In considering dosage scaling so as to provide similar exposure of the combination of agents (independent of body size), Eq. K may first be considered to describe the concentrations of capecitabine by tagging the variables *D ^{R}*, Δ

*t, U, N*, and

*n*, as well as the function

*f*, in this relation with subscript C. Likewise, for description of the concentration of bevacizumab, the same may be done using subscript B. Now, for similarity of exposure, both descriptions must depend on the same variables. This can be done by including the following additional ratios in the functions

*f*

_{C}and

*f*

_{B}of each description:

*t*/

*N*

_{B}

*T*may then be changed to

*t/N*

_{C}

*T*by multiplying by the first of the above ratios. Similar changes can be made for the remaining variables using one or more of the ratios (but, in all cases, keeping all the ratios in both functions). Analogous to the treatment used in establishing Eqs. L and M from Eq. J, the ratios in the functions

*f*

_{C}and

*f*

_{B}are required to be fixed in value in the scaling process. The following scaling relations for the agent capecitabine, like Eqs. L and M, may thus be written as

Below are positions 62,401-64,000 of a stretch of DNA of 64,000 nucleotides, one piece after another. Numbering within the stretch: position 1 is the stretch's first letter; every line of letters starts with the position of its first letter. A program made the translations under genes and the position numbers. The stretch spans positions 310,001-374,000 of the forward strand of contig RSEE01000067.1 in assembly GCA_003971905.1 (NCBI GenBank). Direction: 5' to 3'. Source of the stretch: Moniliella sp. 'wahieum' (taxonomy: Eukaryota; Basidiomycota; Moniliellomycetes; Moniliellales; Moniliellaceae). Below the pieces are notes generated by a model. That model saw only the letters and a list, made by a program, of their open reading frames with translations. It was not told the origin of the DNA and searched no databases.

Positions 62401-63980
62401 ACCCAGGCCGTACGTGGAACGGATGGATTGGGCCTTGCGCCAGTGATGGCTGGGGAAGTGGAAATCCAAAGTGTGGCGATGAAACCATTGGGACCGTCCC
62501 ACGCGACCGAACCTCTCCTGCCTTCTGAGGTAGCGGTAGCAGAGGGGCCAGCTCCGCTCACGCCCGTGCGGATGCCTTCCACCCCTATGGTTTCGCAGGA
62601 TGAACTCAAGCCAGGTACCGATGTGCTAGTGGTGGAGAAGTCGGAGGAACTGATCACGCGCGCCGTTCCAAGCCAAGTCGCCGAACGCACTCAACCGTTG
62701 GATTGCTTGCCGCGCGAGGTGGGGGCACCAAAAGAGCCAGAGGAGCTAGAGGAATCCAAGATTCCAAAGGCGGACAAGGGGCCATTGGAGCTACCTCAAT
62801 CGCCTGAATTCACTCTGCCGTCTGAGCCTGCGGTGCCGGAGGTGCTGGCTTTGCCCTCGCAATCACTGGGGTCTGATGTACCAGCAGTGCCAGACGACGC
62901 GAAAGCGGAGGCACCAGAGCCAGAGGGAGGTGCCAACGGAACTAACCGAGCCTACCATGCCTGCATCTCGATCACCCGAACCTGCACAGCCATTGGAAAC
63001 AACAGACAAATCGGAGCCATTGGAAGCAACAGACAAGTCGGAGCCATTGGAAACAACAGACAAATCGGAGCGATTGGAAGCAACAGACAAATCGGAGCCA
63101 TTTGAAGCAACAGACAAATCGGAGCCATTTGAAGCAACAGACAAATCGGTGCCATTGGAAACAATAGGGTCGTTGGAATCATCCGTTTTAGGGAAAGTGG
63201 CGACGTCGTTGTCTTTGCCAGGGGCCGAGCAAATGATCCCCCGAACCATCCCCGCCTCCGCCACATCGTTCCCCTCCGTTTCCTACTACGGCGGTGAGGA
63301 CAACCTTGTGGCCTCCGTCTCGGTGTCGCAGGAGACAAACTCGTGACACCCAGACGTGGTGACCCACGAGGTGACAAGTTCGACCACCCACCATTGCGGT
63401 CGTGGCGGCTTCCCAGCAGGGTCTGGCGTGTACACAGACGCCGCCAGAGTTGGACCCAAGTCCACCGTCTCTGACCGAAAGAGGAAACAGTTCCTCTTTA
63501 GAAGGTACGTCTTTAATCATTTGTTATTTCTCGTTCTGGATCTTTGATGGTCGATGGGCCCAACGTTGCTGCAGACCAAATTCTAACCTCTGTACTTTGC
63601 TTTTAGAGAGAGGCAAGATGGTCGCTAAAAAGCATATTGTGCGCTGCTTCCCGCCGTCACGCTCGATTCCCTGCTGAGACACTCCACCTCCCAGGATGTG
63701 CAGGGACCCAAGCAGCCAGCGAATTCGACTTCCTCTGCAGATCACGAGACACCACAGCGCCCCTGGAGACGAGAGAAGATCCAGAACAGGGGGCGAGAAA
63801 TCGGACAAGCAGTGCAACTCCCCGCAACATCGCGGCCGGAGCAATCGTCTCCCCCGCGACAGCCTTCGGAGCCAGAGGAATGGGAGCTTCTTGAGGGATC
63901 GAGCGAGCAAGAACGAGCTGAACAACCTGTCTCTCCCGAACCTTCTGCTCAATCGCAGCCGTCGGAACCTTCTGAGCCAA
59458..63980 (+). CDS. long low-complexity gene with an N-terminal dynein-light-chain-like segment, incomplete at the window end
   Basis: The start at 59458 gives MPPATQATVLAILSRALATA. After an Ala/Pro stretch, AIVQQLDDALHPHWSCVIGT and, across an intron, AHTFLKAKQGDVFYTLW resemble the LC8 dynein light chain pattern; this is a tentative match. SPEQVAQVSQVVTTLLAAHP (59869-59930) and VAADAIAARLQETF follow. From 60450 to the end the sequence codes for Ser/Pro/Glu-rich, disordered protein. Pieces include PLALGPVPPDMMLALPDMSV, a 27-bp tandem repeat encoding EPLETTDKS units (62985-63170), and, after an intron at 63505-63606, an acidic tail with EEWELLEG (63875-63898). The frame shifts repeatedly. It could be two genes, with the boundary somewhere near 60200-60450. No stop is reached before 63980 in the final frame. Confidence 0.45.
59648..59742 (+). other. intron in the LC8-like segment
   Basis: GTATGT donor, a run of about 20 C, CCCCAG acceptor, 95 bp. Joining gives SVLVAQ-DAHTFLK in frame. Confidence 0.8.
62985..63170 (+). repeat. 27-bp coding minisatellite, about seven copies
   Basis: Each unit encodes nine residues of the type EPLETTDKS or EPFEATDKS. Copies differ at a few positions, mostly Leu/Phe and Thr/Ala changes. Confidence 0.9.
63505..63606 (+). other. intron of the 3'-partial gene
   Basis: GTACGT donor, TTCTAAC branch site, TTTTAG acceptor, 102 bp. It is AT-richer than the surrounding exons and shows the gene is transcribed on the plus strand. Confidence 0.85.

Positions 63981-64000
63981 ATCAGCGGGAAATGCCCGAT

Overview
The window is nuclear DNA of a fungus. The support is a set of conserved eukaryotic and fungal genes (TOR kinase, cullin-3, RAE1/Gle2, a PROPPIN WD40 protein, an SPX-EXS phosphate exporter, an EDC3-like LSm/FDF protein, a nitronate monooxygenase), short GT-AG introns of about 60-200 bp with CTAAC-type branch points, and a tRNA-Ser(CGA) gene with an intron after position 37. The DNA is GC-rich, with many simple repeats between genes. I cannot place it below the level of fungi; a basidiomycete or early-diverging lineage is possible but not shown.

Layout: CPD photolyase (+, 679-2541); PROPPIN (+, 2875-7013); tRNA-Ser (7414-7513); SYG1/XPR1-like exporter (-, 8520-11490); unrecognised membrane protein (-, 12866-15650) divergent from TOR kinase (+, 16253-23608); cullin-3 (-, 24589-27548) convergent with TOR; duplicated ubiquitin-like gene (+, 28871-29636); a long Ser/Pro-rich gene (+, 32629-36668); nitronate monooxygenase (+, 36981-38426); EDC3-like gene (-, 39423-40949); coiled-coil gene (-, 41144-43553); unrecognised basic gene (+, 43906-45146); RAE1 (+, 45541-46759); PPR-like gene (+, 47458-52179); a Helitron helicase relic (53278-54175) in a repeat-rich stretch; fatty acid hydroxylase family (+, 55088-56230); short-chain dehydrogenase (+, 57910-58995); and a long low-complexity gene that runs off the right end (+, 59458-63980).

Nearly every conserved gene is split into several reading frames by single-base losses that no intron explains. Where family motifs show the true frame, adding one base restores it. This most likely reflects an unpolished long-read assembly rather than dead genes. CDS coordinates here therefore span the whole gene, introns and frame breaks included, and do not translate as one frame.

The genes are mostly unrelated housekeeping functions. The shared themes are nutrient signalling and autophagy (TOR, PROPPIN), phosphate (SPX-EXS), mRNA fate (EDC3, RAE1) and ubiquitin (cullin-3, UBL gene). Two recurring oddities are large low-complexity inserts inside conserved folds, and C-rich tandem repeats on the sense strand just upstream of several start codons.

This scaling theory may be applied to the study by Kolinsky and colleagues (20) where, in addressing the matter of combination therapy involving capecitabine and bevacizumab, laboratory studies were made on mice having tumors formed from implanted cancer cells. With dosing schedule of 2-week cycles (7-day dosing followed by 7-day rest), capecitabine was administered (p.o.) once a day for 7 days of each treatment week with a dose of 1,360 mg/m^{2} per day, and bevacizumab was administered (i.p.) twice weekly (1st and 4th injections) of each treatment week with a dose of 14.6 mg/m^{2}, or average of 4.17 mg/m^{2} per day. Tumor volume at the beginning of treatment was approximately 100 mm^{3}. At the end of the treatment week of the second cycle, tumor volume had increased by a factor of 4 when capecitabine alone was used, whereas no increase occurred when bevacizumab was included. In contrast, the tumor volume in mice receiving no treatment increased by a factor of 15. These results are impressive and it is of interest to determine the corresponding scaled doses and schedule for the human.